The Power of Conservation

The Power of Conservation
Loren Hollen with a large bull shark – tag and release.

All around the globe marine resources reflect the impact of man. Fisheries of many species have declined to alarmingly low levels. Overfishing, both recreational and commercial, have diminished stocks that were once abundant and readily available to target. From the smallest crustaceans to the largest of game fish, especially sharks, nearly all species have taken a hit in some proportion. The role that the state of Texas (Texas Parks and Wildlife in particular) has taken in conserving and protecting our resources the last couple decades has produced a benchmark for other states to follow. Texas provides some of the best fresh and saltwater fishing available anywhere, along with world-class waterfowl and quail hunting. Many of us grew up learning and enjoying this outdoor way of life, and hope to see it conserved for future generations.

My entire life revolves around the water. The fascination and desire to be "part" of the water burns within me. Having been acclimated into this outdoors lifestyle as a youngster, I have noticed and studied many things. I have encouraged conservation within the sharking community for well over a decade, but this is not the only area I have studied. Our flounder stocks, for example, have been all over the place. Through TPW's implementation of seasonal closures on gigging and reducing bag limits for recreational and commercial fishermen across the board, flounder numbers have accomplished a marked rebound.

Gulf of Mexico red snapper are another species of great interest to me. It was not very long ago that federal fisheries managers declared snapper stocks to be seriously overfished. Extremely short seasons and reduced bag limits were implemented and in a very few years we are seeing what some are calling an overstock situation, at least from an angling viewpoint. On some offshore structure, snapper are now so numerous that is impossible to get a bait down to other bottom species. Conservation is truly a power thing!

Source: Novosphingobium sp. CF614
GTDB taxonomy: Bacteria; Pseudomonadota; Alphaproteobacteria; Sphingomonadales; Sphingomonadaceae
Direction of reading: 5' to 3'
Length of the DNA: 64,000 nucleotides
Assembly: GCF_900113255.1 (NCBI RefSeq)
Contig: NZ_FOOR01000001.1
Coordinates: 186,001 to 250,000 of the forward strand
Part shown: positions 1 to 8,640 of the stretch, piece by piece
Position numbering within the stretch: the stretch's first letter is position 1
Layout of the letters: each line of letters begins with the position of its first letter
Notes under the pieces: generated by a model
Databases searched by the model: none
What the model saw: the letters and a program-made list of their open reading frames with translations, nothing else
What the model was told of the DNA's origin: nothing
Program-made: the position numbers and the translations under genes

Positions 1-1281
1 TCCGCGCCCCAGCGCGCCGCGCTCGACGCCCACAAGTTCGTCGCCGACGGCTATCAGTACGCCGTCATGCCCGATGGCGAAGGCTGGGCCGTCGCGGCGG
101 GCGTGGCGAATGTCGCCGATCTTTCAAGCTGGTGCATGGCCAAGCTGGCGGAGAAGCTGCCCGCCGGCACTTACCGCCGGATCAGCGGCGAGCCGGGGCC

So, let's now take a look at sharks. Sharks occupy a very important ecological niche in our oceans and no other aspect of sport fishing compares to the mystery and power of predatory giants on the end of your line. This is the second year in a row that our coast has been virtually clear of nuisance sargassum seaweed an incredible boon to land-based shark angling. Perhaps as a direct result, the popularity of shark fishing in Texas has risen almost exponentially. There are currently more fishermen than ever soaking baits and catching toothy creatures.

Many are participating in tag and release programs encouraged by National Marine Fisheries Service and organizations such as Harte Research Institute. It would be impossible to place a value on the data that is being gathered. Science owes a big thanks to people like us that participate. While at times they don't express it as often or loudly as you might expect or hope, I personally, on behalf of the scientists, would like to thank every individual that willingly participates in the tagging and release of these magnificent creatures.